Bridging the Technology Gap in Skills Assessment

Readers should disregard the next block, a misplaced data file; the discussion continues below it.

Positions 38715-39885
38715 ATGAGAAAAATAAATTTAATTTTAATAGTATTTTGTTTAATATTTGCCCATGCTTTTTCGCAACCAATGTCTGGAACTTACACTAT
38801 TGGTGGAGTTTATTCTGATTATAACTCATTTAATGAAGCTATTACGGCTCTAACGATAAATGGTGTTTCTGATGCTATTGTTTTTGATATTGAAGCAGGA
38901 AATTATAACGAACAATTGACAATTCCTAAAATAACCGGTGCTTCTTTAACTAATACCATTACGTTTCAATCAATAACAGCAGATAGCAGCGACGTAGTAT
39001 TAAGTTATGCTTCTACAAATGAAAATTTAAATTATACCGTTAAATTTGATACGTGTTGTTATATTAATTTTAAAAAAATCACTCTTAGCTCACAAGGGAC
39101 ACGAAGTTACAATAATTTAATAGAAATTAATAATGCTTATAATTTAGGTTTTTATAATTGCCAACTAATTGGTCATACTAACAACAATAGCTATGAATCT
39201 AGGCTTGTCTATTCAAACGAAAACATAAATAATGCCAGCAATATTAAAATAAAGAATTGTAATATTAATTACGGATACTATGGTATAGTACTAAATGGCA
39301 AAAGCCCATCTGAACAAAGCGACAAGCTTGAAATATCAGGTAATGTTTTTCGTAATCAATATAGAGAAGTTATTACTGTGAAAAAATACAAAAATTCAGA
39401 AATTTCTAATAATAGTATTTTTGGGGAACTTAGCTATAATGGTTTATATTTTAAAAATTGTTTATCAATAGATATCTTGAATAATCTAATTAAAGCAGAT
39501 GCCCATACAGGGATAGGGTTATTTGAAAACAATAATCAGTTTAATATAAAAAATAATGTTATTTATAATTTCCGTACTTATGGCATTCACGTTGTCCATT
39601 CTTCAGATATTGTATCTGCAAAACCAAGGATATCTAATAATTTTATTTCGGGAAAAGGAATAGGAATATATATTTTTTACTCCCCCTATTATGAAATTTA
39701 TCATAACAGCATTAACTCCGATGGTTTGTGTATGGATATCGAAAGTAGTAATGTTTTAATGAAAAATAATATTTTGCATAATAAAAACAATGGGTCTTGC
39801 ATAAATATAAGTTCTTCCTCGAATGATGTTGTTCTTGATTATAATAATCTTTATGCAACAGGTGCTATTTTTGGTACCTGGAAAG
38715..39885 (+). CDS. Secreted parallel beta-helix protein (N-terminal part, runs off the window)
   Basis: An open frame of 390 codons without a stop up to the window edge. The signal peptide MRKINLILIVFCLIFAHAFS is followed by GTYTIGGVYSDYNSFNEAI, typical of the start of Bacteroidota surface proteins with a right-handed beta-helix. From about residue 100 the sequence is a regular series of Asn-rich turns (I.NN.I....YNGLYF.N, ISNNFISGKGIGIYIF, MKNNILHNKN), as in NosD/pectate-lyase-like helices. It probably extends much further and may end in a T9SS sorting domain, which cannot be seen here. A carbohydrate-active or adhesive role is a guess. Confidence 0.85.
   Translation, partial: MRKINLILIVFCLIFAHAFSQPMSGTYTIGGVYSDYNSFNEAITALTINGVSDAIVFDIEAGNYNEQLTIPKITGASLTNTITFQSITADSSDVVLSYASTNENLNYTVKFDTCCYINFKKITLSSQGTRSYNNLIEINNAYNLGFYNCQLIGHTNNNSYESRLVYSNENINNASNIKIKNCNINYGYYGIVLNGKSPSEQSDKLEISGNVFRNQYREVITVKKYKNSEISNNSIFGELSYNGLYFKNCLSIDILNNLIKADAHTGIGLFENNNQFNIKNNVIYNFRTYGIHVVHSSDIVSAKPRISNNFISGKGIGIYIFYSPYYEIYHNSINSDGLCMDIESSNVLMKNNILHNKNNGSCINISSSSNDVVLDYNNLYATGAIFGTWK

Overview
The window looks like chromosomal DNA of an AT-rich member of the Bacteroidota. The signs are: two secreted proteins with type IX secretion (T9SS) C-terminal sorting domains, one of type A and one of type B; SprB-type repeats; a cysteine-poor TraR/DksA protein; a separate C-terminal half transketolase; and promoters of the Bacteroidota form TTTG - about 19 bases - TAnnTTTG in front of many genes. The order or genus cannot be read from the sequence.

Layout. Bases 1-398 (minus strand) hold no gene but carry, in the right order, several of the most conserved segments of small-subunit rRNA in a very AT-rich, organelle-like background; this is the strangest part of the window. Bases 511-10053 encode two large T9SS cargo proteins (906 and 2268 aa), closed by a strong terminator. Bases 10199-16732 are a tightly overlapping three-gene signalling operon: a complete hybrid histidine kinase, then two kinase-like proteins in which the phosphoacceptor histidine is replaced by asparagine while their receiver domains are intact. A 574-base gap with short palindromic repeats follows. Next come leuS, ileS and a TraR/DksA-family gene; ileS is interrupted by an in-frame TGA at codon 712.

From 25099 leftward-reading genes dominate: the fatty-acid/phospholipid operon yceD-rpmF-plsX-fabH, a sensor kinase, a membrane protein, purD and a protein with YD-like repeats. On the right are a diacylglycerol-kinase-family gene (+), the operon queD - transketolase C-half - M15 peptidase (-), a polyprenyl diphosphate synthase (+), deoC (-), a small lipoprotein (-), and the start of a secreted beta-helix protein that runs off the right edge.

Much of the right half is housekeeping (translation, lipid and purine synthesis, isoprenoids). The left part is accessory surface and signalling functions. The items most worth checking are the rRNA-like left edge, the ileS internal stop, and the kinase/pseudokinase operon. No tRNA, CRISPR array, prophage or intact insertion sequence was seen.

“If you think about how technology has aided education, what do we have? We have the LMS, which is very good at knowledge transfer and knowledge learning. It’s very good at knowledge assessment as well; you can build exams and if the exams are well built, the LMS can deliver them and dissect the data and all those kinds of things. And on the skill side we have simulations that are very good at teaching skills. We have emerging AR and VR that are very good for skills as well, in terms of teaching them. But what do we have in terms of technology to assist us with skill assessment? Well, nothing. I mean, if you think of it as a four-quadrant kind of matrix, there’s this big gap under skills and assessment. This, to me, is the last piece in terms of kind of the broad application of technology to learning, to training and assessment.” Murray Goldberg, CEO of Marine Learning Systems, is back with us to discuss his solution for the skills assessment gap. Murray Goldberg was a tenured faculty member conducting research on the effectiveness of web-based learning in the department of Computer Science at the University of British Columbia. In 1997, Murray founded WebCT, which grew to be the world’s leading LMS serving 14 million students in 80 countries at 4,000 universities and colleges. WebCT sold to Blackboard in 2006 for $200M. Since then, Murray has created a new company, Marine Learning Systems, to address learning in the maritime and other skill-oriented industries. Marine Learning Systems is experiencing rapid growth and now counts among its customers more than half of the world cruise segment, as well as ferries, workboats, coast guards and others. Goldberg has won numerous prizes including the UBC Killam University Teaching Prize, the 2000 National IWAY Award for outstanding contributions to information technology, and was named as the recipient of the New Media Hyperion award new media in IT. In 2004, Goldberg was granted an Honorary Ph.D. from Southern Cross University for pioneering work in advancing Ed Tech. globally. Also in 2004, Goldberg won the national Manning Awards foundation Principal Award, a $100,000 prize honoring the country’s most outstanding innovator. Most recently, Goldberg was named one of the top 15 Canadians in digital media by Backbone Magazine. Host – Steven Maggi: How do you assess the skill level of all of your employees? It’s a big question. Nobody knows quite the right way to do it. There’s been some efforts at it; however, we have a product now that can really do this about as well as you can, with more of an objective look as opposed to subjective. Anyway, to tell us all about this product today is Murray Goldberg. He’s the founder and CEO of Marine Learning Systems. He was with us last week, and we want to talk to him specifically about this new product. And one thing you came up with, which I want to talk about, is a thing called SkillGrader. Some of your people gave me a test run through of this, and I have been involved with safety programs in various industries all my life. I’ve never seen anything like this. It was a way of making everybody really accountable and really quantifying the type of skills that you acquire over time, which was fascinating. Are people afraid of it sometimes or do they love the idea because they know they’re taking away some of the subjectivity that’s involved in any kind of workplace? Murray Goldberg: So, it’s early to say for sure, because the SkillGrader is a fairly new initiative – and I’d love to tell you just a little bit about where it came from, because to me it’s very interesting. To answer your question specifically, it’s a fairly new initiative and so its use is limited so far. We really just built the commercial version of it, so we have some beta testing and some pilot testing. But the first anecdotal evidence is that it doesn’t make people afraid, in fact on the contrary. What we’ve been told is that in the previous scenario, where skills are typically graded by a sophisticated assessor; he or she has a form that they fill out on paper and they go through – a lot of it’s somewhat subjective, you can’t get away from that when it’s a paper-based kind of assessment. Whereas previously, at the end of the assessment, the trainees would have a discussion with the assessor and it was very easy for the trainees to disagree about how they were assessed, because there was a fairly high degree of subjectivity. And so, that was a problem – not just for the trainees, but for the assessors as well – because they were always in a position of having to defend how they assess these things. With the SkillGrader, so much of that subjectivity is taken out. It’s highly objective, at least compared to how it was done or how it’s still done in many cases, but how it will be done in the past, I’ll say optimistically. So, what happens now is at the end of an assessment, if a trainee is looking at the outcome of that assessment, there is very little room for argument – something either happened or it didn’t happen. And so, you might be able to argue, “Well, does what I did constitute a 3/5 versus a 4/5 on a paper-based form?” The SkillGrader is based on a more binary model, where you get very deep insights, but a more objective kind of assessment criteria. So those arguments go away. And reports, by the way, come out immediately and automatically, which is another advantage when you’re talking to trainees. Steven: Right, and it seems to me, for the employee there’s that sense of fairness. It really comes across there, where again, it isn’t “Well, this guy doesn’t like me, or she has a thing for me where she doesn’t want me to succeed”. This is pretty objective, and I thought that was really positive. Tell us how you came up with this in the first place? Where did the SkillGrader come from? Murray: Yes well, I wish I did come up with it. Just like so many things in life, it kind of came up, in some sense. If you think back just a little bit, it’s actually shocking to me that we didn’t come up with it or that somebody else hasn’t come up with it before, because if you think about how technology has aided education, what do we have? We have the LMS, which is very good at knowledge transfer and knowledge learning. It’s very good at knowledge assessment as well; you can build exams and if the exams are well built, the LMS can deliver them and dissect the data and all those kinds of things. And on the skill side – that’s the knowledge side – on the skill side, we have simulations that are very good at teaching skills. We have emerging AR and VR that are very good for skills as well, in terms of teaching them. But what do we have in terms of technology to assist us with skill assessment? Well, nothing. I mean, if you think of it as a four-quadrant kind of matrix, there’s this big gap under skills and assessment. This, to me, is the last piece in terms of kind of the broad application of technology to learning, to training and assessment. And so, how did we come up with this? So, what happened was, we have a huge cruise line customer. I’d be happy to say their name, but I probably would have needed permission to do so. They are fantastic and I certainly won’t say anything bad about them. They’re remarkable. They’re remarkable in terms of their dedication to safety. They have a very large simulation training center, maritime simulation training center in Europe, who is also a customer of ours because it’s owned by this large cruise line. Those people are expert assessors. First of all, they are expert skill teachers because that’s what they do, and they are expert assessors. They are really remarkable to watch in the simulation scenarios – how they guide them through and how they assess the outcomes of the teams and the individuals, in terms of how they contribute to the teams. They realized that there was a gap here, and they said “We want: 1. To be able to do more assessments” and by the way, assessments are limited by the availability of expert assessors, and so we want the level of expertise required by the assessor or the observer to be a little bit lower of the required level, a little bit lower, so that we can do more of these, that’s number one. We want them to be much more objective rather than subjective, and we want to be able to mine data out of them much more easily. Because they had the problem where everything was done on paper, where it was very hard – because of the subjectivity – to compare my assessment that I’ve done today versus one that I did a year ago; or, an assessment that you did today, Steve, versus one that I did today. This is all a problem. And because the data is all on paper, it’s very hard to mine. So, the result of course is that they needed some technical help in doing this. So, they – “we” as their vendor – and a German human factors performance group kind of got together and said, “What’s the best way to do this?”. We came up with what they actually refer to as “SEAS”, which was a specific assessment tool for simulators. And we built one for them, just as a prototype, just to kind of vet these ideas. Interestingly, the prototype was released to them, just for a little bit of testing, and before very long, it ended up being used 100% for every assessment – for every simulation assessment – they did throughout the organization. It was that much of a hit that it became used ubiquitously throughout the organization. The technology wasn’t really ready for that because it was built as kind of a prototype proof of concept; but nonetheless, they did, and it’s very positive. So now, what we’ve done is we’ve made a tremendous number of changes to make it much more general, in terms of the algorithm and the backend that’s used to assess the teams and the individual contributions of the teams. We’ve turned it into an app, so that you can take this app on a tablet and run it anywhere, and it applies to a much broader set of skills. Really, any observable skill that’s performed by either an individual or a team can be assessed by this. So, this app – you know, I started by saying the app is really just coming out right now, and so we don’t have a tremendous amount of data with it, aside from its use at this large simulation center – but we are very excited about it. Because number one, I think it’s going to be a big hit in maritime, but I think it will be a big hit in any safety critical kind of setting, especially where you are multi-sited and you want to really keep control of how assessment is done. You want to set those standards at the top of the organization and make sure they are followed down lower in day-to-day assessments. But, I also think it’ll be very interesting to see what the uptake is like in large distributed brand-focused organizations – even hotels or food and beverage – that really care that everything is done in exactly the same way to their high standard, regardless of where they are. I think it’s tools like this that will actually enable that kind of thing. Steven: So, we’ve got this exciting program, SkillGrader. You are fascinated by learning management systems, it’s your passion and so forth. So, it’s the perfect time to ask you the magic question, which is – take your crystal ball out – “In 5 to 10 years, where do you see LMS going at that point? Is there anything that you are particularly excited about?” Murray: You know, there is a lot that I am really excited about actually, and maybe that’s not a huge surprise, because you’re right, I really do care about this. Let me defend my excitement about learning technologies just briefly, and then I will actually answer your question. What do we have that has a greater opportunity to make a societally significant change than educating or training people better? Because that’s what we do as a culture to advance ourselves. Not only will better tools help us better educate our doctors, our lawyers, our mechanics, whatever; but, they will help us better educate and better train our teachers and our trainers as well, who will then go on to become better teachers and better trainers, and better educate the next generation and so on and so on. That’s why I’m excited about these technologies because I think fundamentally what they do is they have the opportunity to improve our society, to improve our culture, to improve our prospects as humans, effectively. So, that’s why I care about it. What do I think is really exciting right now? You know, on the LMS front, it’s really about data. Being able to slice and dice data, being able to use machine learning and AI approaches to examine in a fine-grained way how people learn, the path they take, the successes or the failures that they have, and who they are; and combine that all together to be able to present to somebody automatically – okay, based on who you are, this is how you are most likely to achieve success – and we’re going to walk you through that basically. So, on the LMS front, I think that’s very exciting. It’s a form of adaptive learning, and with machine learning, we now really have the tools at our disposal to take some of this and make it very exciting. We have a partnership – you know, because of my relationship with the University of British Columbia – there is a data science program there, and we are working with them on that to do some of the very earliest parts of this, so I’m very excited about that. I also think that within skills, there is a lot of very exciting stuff happening in AR and VR and simulation. I mean, we all know about that – that’s in some sense not new news, it’s slightly old news now, if you can call it old news – but, I think that’s going to be really fascinating, especially when you take it and you apply it to teams. I mean, we all have the experience now, or many of us will have the experience now, of working on a shared Google Doc; where I am typing here in Vancouver, and Steve, you – wherever you are – you can see me typing and you correct as I’m typing, so we are collaboratively doing something, but at a distance. I think as we extend AR and VR and extend it to teams who are desperate, who are located around the globe, and present to them scenarios that they can work together and learn as a team on the same shared simulation effectively, and by the way, have the accessor be a part of that and be able to replay it and be able to view it from any angle – I think we can take AR and VR and extend it, using some of the technologies that we have to really address this team-based skills aspect of training that’s very hard to otherwise address. So, those are the things that excite me the most right now. Steven: We are all excited about it, and I know Murray Goldberg, that when those are out there, you are going to be right in middle of it. We are excited. If we want to find out more about your company, Marine Learning Systems, where do we go online? Murray: Yes, so it’s not hard – www.MarineLS.com . Steven: Murray, if we want more information on SkillGrader, where can we go? Murray: You can find us online, Steve, at www.SkillGrader.com . Steven: We will check it out. Thanks so much for being with us today, Murray, we really appreciate it. Murray: Thank you, Steve. It’s been wonderful and I really appreciate you taking the time. The post Bridging the Technology Gap in Skills Assessment appeared first on Epsilon XR.